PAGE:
Assumptions are not the problem here. The problem is that we do not test them in a good ‘scientific’ way. We need to Build-Measure-Learn or even better, we need to make the reserve order of that feedback loop very explicit!

  1. Make the assumptions explicit. “I think feature X helps to solve problem Y.” 
  2. Add the (potential) value it will (hopefully) bring (added revenue, time saved, performance improved by x amount). “I think feature X helps to solve problem Y with amount Z.”

Let’s pause here. 

You are still in assumption mode. Of course you want to make sure it is a good assumptions and you can spend a lot of time doing the math, but that feature x will bring value y is an assumption, or put in scientific terms, a hypothesis.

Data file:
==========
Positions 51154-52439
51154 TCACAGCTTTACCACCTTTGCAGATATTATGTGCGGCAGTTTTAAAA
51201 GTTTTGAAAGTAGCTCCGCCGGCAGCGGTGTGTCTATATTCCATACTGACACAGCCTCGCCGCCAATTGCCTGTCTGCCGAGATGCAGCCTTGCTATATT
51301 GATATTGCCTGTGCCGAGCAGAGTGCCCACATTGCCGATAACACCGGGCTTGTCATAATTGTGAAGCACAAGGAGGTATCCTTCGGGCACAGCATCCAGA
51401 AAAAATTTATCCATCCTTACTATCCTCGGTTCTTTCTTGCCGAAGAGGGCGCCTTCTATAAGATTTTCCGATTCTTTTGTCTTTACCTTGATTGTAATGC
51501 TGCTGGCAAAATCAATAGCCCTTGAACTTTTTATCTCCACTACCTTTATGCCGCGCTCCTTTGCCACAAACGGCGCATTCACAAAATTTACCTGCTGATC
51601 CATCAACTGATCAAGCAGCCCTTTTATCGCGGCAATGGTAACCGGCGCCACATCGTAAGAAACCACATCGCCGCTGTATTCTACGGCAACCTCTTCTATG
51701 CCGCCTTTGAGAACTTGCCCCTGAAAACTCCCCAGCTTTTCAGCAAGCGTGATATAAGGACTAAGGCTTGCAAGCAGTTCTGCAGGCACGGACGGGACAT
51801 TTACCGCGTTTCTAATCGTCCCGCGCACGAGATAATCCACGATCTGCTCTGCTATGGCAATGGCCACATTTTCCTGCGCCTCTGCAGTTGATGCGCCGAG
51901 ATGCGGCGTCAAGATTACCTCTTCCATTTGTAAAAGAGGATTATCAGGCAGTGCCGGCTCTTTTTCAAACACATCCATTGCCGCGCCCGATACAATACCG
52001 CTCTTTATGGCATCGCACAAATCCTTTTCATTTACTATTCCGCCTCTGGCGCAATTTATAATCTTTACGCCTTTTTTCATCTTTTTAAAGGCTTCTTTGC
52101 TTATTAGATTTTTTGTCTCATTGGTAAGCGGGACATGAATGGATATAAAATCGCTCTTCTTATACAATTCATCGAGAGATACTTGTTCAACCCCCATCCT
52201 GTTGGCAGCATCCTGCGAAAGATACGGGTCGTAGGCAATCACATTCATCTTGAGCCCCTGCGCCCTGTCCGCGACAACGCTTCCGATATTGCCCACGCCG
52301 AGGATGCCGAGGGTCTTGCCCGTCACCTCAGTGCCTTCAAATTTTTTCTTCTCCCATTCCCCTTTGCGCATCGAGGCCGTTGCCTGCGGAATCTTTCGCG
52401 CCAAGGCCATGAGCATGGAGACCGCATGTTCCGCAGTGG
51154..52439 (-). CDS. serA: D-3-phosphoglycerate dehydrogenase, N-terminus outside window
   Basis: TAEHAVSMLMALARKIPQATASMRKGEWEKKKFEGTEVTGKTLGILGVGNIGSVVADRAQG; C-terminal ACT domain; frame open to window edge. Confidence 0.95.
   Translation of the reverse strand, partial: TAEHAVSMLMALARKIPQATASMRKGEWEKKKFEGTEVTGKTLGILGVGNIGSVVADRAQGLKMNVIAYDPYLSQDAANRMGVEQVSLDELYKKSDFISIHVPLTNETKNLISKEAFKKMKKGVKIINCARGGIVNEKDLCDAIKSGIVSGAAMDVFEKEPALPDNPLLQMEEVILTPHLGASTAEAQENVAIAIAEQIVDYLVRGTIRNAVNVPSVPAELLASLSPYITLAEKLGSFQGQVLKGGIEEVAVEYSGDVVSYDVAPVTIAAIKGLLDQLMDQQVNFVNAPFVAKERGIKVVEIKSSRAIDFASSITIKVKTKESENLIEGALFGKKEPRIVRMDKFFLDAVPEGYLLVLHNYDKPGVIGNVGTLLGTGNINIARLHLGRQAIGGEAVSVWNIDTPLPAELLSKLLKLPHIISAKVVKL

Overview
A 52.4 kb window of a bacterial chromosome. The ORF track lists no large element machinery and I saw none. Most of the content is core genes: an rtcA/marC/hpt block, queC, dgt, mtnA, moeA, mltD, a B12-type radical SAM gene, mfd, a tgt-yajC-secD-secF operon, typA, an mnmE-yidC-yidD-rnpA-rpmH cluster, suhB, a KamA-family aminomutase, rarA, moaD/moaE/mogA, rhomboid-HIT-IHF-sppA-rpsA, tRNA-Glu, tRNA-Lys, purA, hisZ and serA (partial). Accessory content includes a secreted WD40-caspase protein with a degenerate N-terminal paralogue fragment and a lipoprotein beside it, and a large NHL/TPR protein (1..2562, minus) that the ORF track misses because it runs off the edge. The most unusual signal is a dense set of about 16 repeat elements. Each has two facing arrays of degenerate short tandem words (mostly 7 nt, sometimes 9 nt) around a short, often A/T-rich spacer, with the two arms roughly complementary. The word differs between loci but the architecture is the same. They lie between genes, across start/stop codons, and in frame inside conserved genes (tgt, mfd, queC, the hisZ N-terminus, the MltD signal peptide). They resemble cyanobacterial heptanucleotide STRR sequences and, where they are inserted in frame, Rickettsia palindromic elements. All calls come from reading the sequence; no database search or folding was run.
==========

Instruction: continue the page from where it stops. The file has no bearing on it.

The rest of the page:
1. Make the way to measure the outcome explicit “ I think feature X helps to solve problem Y with amount Z and we measure this with Q” (Q can be new or something already in place)
  2. Build the feature to test your assumptions. Nothing more! Just build that which is needed to validate your hypothesis
  3. Measure the outcome
  4. Share the outcome and make a decision if needed (rolling out to all users instead of a subset, make it a bit more pretty if it adds value, etc.)
  5. Learn what to do next (improve further, pivot, something new)

A feature is only done if the full B-M-L loop is fulfilled. For people using product backlog’s with items on them, that means 1-6 should be part of your product backlog item. 7 is the start of a new pbi.